When it comes to the First Amendment, the word “sacred” gets thrown around a lot, as do the terms “inalienable” and “self-evident”.
And with good reason. Without the ability to freely speak our minds, we are at the beck and call of whomever decided that we couldn’t or shouldn’t. In the days of the public pulpit, this wasn’t much of an issue, but now, in the age of the internet, we have a new threat to free speech to contend with.
Gatekeepers such as Facebook and Google have staked claims, as private companies, as to how they’d like supposedly free Americans to conduct themselves online. This has led to bans, shadowbans, censorship, de-platforming, and more.
And where do these entities get their recommendations from? So-called “fact checkers” and “watchdogs” who scour the internet for opinions they dislike and then report them to Google and others as if they had some sort of authority greater than that of the Constitution itself.
Backlash over this perversion of freedom has often been swift, and now one such “gatekeeper” has been forced to tuck tail and run.
The Poynter Institute, a journalism nonprofit organization, initially released a list of more than 500 “unreliable” news outlets purportedly “built from pre-existing databases compiled by journalists, fact-checkers and researchers around the country.”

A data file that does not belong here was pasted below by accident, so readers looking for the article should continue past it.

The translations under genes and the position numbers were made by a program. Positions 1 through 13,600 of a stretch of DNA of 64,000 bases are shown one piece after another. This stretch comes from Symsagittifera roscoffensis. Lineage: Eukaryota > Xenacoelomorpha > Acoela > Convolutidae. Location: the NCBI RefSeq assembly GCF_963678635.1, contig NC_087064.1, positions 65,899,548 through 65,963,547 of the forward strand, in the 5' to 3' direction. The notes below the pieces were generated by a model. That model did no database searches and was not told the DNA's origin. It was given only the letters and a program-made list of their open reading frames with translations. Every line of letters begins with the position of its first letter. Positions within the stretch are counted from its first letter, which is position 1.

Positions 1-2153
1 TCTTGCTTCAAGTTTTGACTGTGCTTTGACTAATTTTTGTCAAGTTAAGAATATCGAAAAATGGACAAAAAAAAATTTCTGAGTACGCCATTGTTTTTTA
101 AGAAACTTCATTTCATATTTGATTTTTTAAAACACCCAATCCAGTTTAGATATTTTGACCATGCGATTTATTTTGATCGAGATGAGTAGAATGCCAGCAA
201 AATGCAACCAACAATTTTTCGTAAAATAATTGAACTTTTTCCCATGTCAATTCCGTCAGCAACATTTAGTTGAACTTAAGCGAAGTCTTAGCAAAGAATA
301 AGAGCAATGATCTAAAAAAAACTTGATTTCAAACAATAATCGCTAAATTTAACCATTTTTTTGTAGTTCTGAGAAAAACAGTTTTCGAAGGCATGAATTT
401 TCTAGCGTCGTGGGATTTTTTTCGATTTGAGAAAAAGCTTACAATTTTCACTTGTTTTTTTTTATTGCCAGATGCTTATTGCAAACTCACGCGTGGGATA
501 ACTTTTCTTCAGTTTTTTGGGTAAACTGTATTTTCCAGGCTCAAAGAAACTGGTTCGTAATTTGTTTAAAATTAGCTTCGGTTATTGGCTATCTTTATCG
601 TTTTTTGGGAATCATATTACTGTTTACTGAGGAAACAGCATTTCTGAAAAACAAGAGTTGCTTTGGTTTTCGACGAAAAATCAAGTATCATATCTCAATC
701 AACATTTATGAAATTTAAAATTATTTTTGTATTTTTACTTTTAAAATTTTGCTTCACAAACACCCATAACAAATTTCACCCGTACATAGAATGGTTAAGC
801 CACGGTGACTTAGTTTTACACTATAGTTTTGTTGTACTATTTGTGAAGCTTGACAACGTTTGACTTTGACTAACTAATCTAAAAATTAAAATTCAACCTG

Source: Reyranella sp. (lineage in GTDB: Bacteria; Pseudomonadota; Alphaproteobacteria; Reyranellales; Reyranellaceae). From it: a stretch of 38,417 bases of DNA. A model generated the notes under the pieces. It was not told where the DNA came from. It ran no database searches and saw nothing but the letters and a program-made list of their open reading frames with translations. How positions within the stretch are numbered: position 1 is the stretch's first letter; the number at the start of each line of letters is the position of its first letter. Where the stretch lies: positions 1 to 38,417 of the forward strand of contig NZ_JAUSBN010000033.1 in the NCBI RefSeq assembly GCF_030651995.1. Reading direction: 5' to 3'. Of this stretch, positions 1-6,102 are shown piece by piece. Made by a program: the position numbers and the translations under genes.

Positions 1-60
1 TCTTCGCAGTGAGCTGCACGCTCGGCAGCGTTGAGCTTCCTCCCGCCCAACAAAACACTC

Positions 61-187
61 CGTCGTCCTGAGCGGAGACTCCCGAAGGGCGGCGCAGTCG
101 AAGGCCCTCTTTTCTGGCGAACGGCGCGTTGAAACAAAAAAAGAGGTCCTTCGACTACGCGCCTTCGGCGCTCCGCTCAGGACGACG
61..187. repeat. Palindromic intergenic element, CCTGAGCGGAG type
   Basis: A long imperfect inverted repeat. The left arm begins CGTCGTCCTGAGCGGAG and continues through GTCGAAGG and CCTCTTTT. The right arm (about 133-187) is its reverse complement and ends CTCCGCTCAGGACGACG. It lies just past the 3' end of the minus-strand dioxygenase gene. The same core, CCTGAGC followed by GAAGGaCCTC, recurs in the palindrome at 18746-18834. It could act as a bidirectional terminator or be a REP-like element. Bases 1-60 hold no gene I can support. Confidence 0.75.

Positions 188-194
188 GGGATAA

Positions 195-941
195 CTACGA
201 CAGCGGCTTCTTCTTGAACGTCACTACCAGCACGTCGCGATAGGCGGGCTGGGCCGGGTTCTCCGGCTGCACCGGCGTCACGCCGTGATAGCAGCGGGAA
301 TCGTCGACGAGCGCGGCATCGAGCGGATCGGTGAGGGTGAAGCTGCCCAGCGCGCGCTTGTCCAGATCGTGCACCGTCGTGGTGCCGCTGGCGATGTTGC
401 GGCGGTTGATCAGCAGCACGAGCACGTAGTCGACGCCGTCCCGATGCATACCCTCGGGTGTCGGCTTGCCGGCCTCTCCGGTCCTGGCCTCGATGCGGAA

But a number of prominent conservative-leaning outlets were included in the “unreliable” category, including The Washington Examiner, Washington Free Beacon, Daily Caller and other publications that employ scores of journalists covering Congress, elections, the White House and more. The index was created with the help of an employee for the Southern Poverty Law Center.
The following is music to the ears of liberty advocates:
Poynter’s managing editor, Barbara Allen, posted a mea culpa Thursday as the backlash built.
“On Tuesday, April 30, Poynter posted a list of 515 ‘unreliable’ news websites, built from pre-existing databases compiled by journalists, fact-checkers and researchers around the country. Our aim was to provide a useful tool for readers to gauge the legitimacy of the information they were consuming,” the statement read.
“Soon after we published, we received complaints from those on the list and readers who objected to the inclusion of certain sites, and the exclusion of others. We began an audit to test the accuracy and veracity of the list, and while we feel that many of the sites did have a track record of publishing unreliable information, our review found weaknesses in the methodology.
“We detected inconsistencies between the findings of the original databases that were the sources for the list and our own rendering of the final report.”
And this, my friends, is exactly what the Founders had in mind when they bestowed this sacred right on us.
Let freedom ring, y’all!